Sep. 7, 1998 Some roundworms dine alone, while others sup socially, and the reason for the variation, report UC San Francisco researchers, comes down to a single gene. Their study, the cover article in the September 4 Cell, offers a startling insight into the influence that a single gene can have on behavior.
The gene identified is closely related to the neuropeptide Y receptor gene in humans, which has previously been implicated in controlling appetite. This serendipitous finding offers the tantalizing suggestion, still in the realm of speculation, said the researchers, that some element of the roundworm gene has been conserved in higher species through evolution. Regardless, the finding would not suggest a genetic explanation for why some party goers nibble on their own and others cluster around the potato chips.
What it does offer, said the senior investigator of the study, Cornelia I. Bargmann, PhD, an assistant investigator of the Howard Hughes Medical Institute and a professor of anatomy at UCSF, is an avenue for exploring the relative contribution of single and multiple genes to the development of innate behaviors, particularly social behaviors.
In contrast to survival skills, like mating and feeding, social behaviors can develop in more than one successful manner amongst species and within species, and have evolved relatively often through time. Such so-called natural variations are dramatized in the big cats, tigers being solitary and lions social. They are also seen within humans, shyness being a courting strategy for some, and brazenness for others.
While it is the way in which environmental stimuli play the genetic cords of higher species that creates unique responses in complex animals, insights into the genetic component could offer some understanding of the way in which behaviors develop. Genetic influences are particularly pronounced in simpler creatures, which lack intricate character development.
The gene detected in the roundworm and humans could offer an avenue for exploring the way in which modifications in social behavior occur, said Bargmann. These genes produce receptors for neuropeptides, chemical messengers that modulate behaviors, such as anxiety, over an extended period, and it may be, she said, that variations in certain behaviors develop as these neuropeptide circuits respond in different ways to environmental stimuli over time. (Survival behaviors such as fighting or fleeing, by contrast, are regulated by neurotransmitters, which provoke immediate responses in the nervous system.)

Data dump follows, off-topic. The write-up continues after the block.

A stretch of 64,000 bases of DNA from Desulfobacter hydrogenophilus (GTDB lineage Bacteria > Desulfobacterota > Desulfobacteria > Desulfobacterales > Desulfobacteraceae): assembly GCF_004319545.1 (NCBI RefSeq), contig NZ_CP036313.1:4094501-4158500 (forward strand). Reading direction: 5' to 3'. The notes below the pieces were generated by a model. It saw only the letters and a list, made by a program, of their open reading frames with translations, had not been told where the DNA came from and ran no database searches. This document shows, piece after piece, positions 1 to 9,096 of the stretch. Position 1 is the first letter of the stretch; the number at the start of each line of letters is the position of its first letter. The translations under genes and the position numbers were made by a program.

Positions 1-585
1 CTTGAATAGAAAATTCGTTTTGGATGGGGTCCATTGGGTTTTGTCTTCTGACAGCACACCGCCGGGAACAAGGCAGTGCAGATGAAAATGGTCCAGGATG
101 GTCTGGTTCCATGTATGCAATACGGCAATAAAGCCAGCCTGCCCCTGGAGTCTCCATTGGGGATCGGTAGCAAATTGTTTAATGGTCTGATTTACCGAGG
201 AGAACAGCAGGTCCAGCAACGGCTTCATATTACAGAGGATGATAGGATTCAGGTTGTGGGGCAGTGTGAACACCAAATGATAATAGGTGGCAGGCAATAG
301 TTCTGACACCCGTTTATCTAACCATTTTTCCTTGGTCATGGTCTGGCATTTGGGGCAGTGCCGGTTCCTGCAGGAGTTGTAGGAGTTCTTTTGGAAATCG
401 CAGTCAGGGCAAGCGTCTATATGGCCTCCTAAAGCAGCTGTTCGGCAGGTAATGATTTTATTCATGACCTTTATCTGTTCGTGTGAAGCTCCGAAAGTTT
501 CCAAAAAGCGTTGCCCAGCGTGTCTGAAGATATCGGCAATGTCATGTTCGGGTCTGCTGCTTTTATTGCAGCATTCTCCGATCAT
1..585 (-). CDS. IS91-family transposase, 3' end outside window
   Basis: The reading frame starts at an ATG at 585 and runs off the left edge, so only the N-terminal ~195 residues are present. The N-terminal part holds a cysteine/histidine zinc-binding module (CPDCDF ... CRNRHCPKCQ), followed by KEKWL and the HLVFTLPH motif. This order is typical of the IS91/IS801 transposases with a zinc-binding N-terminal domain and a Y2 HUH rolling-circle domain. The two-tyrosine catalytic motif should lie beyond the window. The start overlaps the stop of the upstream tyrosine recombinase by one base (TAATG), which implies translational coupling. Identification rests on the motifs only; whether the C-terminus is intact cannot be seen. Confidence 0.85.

"Neuropeptide pathways could be a widespread mechanism for generating natural variations in behavior, between species and within a species. Interventions that enhance or decrease neuropeptide function could have potent and long lasting effects on choices of behavior patterns," she said. "I'd be interested in seeing if it does represent a source of behavioral variation in other species."
Bargmann's more immediate focus, however, is on the discovery that roundworms' feeding behavior is dictated by a single gene, for it calls into question the prevailing assumption that innate behaviors result from numerous genes acting in concert, even in simpler species, such as fruit flies.
The researchers examined 17 species of roundworm, collected worldwide. All 12 social strains had one version of the gene and all 5 solitary strains another, and the variation hinged on a single amino acid change.
"The discovery that a clearly defined trait is accounted for by one gene--and by one nucleotide within that gene--was a shocker," said Bargmann. "It really is kind of remarkable."
All of the roundworms, more elegantly known as nematode C. elegans, displayed similar behaviors when food was limited or absent. But when they were placed on a lawn of bacteria, the solitary feeders plodded independently across their range, while their social brethren moved through their prey as a marauding herd.
Moreover, when the researchers genetically converted a solitary strain into a social strain, the animals exhibited all of the behavioral differences characteristic of the social strain. They gathered in groups, moved rapidly on E. coli and burrowed themselves into the cultured turf.
The two nematodes types often shared similar environments -- in one case two opposing strains were pulled from the same sod -- suggesting that both genetic variations thrive in the same environment under different conditions. "It appears that the behavior evolved once and spread throughout the nematode community on multiple continents," Bargmann said. "Of course, it is the way the roundworms respond to food, pheromones and other factors that ultimately prompts their behavior, social or solitary. And it is likely that the bacterial banquet revealed but a narrow view of a more complex behavior," said Bargmann. Still, the explanation for these responses lies in the variations in the two genes.
The questions Bargmann is pondering now, she said, are aligned with the size of her subject. "We want to put the social behavior we've observed in the larger context of our worms. What is it they recognize about one another? How is it they know they are with a member of their own species? Does the gene in solitary feeders discourage communal gathering by inhibiting sensory neurons that detect pheromones?"
But she's already thinking larger questions, too. "I've started watching mice," she said, "and watching schools of fish."
The UCSF study, co-authored by Mario de Bono, a postdoctoral fellow in Bargmann's lab, was funded by the Howard Hughes Medical Institute and The Wellcome Trust.
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